The plurality opinion in Casey, with authorship attributed jointly to Justices David Souter, Sandra Day O’Connor, and Anthony Kennedy, retained what it declared the “essential” holding of Roe — the concept of a constitutional right to abortion. But constitutional piety alone could not support the justices’ decision in Casey. The Court relied on the prudential principle of stare decisis and asserted the safeguarding of judicial integrity to prop up the decision.
But it was a strange stare decisis embraced by the lead opinion in Casey, for while that Latin phrase means “to abide by, or adhere to, decided cases,” the trio of justices no more adhered to Roe than they did the authentic principles of stare decisis.
In Roe, the majority had spied an unwritten right to privacy hidden in the contours of the Constitution. But the lead opinion in Casey refused to repeat the fiction, finding refuge instead in the justices’ “reasoned judgment” of the meaning of “liberty.” Casey likewise abandoned the trimester approach to abortion jurisprudence and replaced the strict scrutiny standard of Roe with the command that pre-viability, states not impose an “undue burden” on women seeking abortions.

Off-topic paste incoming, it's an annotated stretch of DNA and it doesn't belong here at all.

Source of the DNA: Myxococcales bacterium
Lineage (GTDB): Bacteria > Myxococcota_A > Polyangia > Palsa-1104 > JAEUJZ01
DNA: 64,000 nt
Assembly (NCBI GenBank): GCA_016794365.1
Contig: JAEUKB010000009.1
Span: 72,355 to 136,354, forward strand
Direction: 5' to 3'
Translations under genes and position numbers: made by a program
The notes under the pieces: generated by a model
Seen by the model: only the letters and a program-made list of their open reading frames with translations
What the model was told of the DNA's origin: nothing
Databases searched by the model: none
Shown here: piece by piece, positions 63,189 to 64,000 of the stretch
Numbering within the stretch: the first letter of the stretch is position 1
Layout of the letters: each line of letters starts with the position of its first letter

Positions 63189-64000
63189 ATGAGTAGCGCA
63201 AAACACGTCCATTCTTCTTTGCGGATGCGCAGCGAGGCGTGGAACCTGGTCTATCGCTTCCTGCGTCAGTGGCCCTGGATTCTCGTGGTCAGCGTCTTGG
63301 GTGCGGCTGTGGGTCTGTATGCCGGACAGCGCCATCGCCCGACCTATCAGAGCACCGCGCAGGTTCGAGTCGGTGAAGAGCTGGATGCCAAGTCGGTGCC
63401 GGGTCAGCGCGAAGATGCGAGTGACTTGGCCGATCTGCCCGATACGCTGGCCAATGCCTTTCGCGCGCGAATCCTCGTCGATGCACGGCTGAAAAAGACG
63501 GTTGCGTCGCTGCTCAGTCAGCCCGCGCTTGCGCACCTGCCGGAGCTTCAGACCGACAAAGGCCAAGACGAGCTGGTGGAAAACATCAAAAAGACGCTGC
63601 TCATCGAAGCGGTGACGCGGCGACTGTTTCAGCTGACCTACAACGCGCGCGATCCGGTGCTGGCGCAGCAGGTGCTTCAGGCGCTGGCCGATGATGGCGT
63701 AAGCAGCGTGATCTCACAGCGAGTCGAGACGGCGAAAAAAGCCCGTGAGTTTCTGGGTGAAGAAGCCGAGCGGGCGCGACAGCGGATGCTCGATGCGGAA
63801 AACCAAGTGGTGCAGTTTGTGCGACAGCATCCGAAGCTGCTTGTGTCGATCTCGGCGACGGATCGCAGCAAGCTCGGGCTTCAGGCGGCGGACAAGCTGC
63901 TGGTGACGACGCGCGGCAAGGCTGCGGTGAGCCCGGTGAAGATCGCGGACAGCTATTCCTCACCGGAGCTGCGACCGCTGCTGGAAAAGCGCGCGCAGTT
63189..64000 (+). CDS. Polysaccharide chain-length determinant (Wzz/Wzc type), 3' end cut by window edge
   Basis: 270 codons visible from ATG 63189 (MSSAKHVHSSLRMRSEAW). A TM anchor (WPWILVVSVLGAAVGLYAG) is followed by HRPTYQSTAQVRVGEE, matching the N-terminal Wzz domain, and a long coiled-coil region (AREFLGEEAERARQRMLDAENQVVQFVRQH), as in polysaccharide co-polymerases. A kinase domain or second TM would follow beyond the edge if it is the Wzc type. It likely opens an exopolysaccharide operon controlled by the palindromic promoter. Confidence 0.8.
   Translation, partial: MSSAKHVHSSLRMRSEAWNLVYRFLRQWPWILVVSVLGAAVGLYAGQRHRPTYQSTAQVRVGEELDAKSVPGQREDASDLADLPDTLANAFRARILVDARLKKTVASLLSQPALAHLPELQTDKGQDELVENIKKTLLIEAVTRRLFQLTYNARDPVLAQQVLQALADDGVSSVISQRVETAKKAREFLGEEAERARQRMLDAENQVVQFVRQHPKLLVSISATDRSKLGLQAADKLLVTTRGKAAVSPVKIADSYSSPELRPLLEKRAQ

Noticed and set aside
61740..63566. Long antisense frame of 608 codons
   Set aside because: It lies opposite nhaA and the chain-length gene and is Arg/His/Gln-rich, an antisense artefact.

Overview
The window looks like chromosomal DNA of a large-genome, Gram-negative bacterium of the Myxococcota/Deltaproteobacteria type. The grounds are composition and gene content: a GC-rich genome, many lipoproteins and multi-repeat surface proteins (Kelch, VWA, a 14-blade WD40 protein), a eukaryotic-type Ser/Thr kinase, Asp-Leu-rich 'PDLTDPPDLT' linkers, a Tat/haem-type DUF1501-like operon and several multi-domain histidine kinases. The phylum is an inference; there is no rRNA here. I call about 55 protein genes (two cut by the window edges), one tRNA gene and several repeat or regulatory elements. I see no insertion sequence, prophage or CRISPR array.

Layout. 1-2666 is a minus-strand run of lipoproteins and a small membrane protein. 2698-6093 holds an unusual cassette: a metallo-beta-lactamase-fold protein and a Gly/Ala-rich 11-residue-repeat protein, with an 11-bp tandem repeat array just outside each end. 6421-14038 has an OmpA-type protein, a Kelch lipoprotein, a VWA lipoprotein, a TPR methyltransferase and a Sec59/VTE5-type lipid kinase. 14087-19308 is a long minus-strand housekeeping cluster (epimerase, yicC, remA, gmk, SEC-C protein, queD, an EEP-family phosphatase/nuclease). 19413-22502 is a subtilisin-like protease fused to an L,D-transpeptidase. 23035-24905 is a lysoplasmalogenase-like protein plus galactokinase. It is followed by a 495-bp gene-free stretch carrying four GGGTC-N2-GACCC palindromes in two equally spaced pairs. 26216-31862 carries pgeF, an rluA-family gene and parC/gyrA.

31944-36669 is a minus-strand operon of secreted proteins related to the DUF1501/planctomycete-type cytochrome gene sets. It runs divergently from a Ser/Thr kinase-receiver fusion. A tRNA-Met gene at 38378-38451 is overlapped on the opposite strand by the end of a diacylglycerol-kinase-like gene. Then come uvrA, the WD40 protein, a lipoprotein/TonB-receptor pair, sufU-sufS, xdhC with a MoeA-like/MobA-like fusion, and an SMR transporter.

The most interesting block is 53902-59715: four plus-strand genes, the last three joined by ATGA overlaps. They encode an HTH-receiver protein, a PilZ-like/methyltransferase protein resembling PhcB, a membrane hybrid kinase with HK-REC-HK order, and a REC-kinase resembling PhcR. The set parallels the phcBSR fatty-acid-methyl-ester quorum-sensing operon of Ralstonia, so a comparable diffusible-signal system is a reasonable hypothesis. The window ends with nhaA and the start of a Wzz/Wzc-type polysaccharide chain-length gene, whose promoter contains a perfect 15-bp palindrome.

While forsaking these many aspects of Roe, Casey declared that when coupled with its view of liberty, stare decisis and institutional integrity compelled the Court to conclude that “a woman’s right to terminate her pregnancy before viability is the most central principle of Roe v. Wade,” and that it was a “rule of law and a component of liberty” the justices could not renounce.
The reality that Casey fortified its holding on the basis of institutional integrity and stare decisis provides the newly comprised Supreme Court the framework for holding that states may regulate, and even ban, abortions pre-viability.
In holding that the force of stare decisis commanded the Court to uphold the “central principle” of Roe, that a woman has the right to terminate her pregnancy before viability, the Casey plurality stressed that the “factual underpinning” of Roe has remained unchanged. The briefing to the Supreme Court in Dobbs, however, establishes that nothing could be further from the truth.